Saturday, September 22, 2012

"Here There Be Tygers"

The Jesuits have argued for the inclusion of what I suppose I'd call subjective miracles in the Roman Catholic Church's process of canonization. The system currently only accepts medical miracles, which can be proven objectively (albeit with some difficulty). This change would allow the saint-makers to accept as evidence of someone's holiness other types of miracles, such as the saving of a failing marriage, the cure of an alcoholic, or having succeeded in something against all odds, provided, of course, one prayed for such a miracle to come about.

Life, of course, on the day to day, is full of little miracles. There have been times in my life when I forget this, and times when I wait to see the big miracles, to see the cure of the terminal disease, the Big Miracle.

You see, Gentle Reader, sometimes I get caught up in the ugly details of life. Deadlines, groceries, chores, and all the little things that seem like they always need to get done. But I forget, when I do this, that there is beauty in these little details. There is beauty in doing the groceries, to eat a nice meal with someone you love, say. Or in making the place you live in that much better, or a really well written novel. There is happiness in those details, if you look at them the right way.

There is beauty, of course in the big things, too. Adventure, romance. One can't get so caught in the details, good or bad, and miss that.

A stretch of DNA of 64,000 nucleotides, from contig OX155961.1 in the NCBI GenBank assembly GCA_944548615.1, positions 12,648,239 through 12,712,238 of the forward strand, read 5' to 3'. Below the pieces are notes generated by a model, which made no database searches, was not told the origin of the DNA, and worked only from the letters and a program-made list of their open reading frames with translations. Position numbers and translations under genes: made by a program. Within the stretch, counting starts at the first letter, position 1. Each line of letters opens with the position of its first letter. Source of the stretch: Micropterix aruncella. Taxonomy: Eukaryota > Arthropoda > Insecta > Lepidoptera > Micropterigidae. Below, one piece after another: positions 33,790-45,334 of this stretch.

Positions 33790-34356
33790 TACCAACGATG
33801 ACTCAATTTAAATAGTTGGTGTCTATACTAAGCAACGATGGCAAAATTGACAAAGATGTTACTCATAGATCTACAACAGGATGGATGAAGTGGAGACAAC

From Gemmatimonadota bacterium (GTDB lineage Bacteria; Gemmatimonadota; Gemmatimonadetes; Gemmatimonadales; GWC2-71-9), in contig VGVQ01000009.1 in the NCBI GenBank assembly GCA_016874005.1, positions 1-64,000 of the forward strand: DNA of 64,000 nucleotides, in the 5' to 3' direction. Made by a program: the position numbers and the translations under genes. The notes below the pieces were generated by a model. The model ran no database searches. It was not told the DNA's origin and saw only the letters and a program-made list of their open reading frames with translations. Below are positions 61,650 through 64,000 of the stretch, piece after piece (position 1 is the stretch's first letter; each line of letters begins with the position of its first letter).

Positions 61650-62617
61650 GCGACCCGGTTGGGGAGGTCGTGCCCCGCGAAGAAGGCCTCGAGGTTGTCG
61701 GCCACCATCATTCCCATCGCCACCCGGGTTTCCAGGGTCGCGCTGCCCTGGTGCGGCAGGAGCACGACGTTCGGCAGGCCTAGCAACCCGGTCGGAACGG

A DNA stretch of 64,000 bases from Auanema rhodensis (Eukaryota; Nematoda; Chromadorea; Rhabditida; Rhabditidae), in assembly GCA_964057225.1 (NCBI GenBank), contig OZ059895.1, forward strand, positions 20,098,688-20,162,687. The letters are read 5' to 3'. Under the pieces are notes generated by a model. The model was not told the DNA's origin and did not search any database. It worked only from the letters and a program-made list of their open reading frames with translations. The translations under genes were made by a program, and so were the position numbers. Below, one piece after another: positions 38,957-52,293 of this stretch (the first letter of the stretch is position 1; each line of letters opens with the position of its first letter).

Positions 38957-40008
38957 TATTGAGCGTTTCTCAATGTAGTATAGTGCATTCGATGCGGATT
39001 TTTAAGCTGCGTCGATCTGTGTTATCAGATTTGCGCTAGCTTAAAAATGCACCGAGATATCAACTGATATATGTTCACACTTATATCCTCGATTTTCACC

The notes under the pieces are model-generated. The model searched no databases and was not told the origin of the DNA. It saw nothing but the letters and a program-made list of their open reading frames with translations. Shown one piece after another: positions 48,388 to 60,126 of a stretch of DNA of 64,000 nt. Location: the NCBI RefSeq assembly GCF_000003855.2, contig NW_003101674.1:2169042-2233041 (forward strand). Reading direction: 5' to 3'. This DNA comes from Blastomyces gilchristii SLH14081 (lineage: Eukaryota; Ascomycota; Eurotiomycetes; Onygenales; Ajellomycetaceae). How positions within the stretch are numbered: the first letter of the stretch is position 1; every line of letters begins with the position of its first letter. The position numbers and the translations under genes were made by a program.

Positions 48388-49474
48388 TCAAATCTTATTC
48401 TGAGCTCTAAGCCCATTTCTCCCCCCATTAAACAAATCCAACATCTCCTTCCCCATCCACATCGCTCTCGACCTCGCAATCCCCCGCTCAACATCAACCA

It is a small miracle, a subjective miracle, for me to be able to see those kinds of beauty again. It is a bigger miracle, although still subjective, that there are tigers in the world:

The Beautiful Animal
BY GEOFFREY BROCK

By the time I recalled that it is also
terrifying, we had gone too far into
the charmed woods to return. It was then

the beautiful animal appeared in our path:
ribs jutting, moon-fed eyes moving
from me to you and back. If we show

none of the fear, it may tire of waiting
for the triggering flight, it may ask only
to lie between us and sleep, fur warm

on our skin, breath sweet on our necks
as it dreams of slaughter, as we dream
alternately of feeding and taming it

and of being the first to run. The woods
close tight around us, lying nested here
like spoons in a drawer of knives, to see

who wakes first, and from which dream.


Miracles are like the beautiful beast here, which, because they too depend on a certain point of view, a certain outlook, to make them valuable. Details, and miracles, depend on who wakes first, from which dream.

Thank you for showing me the miracles again, Gentle Reader.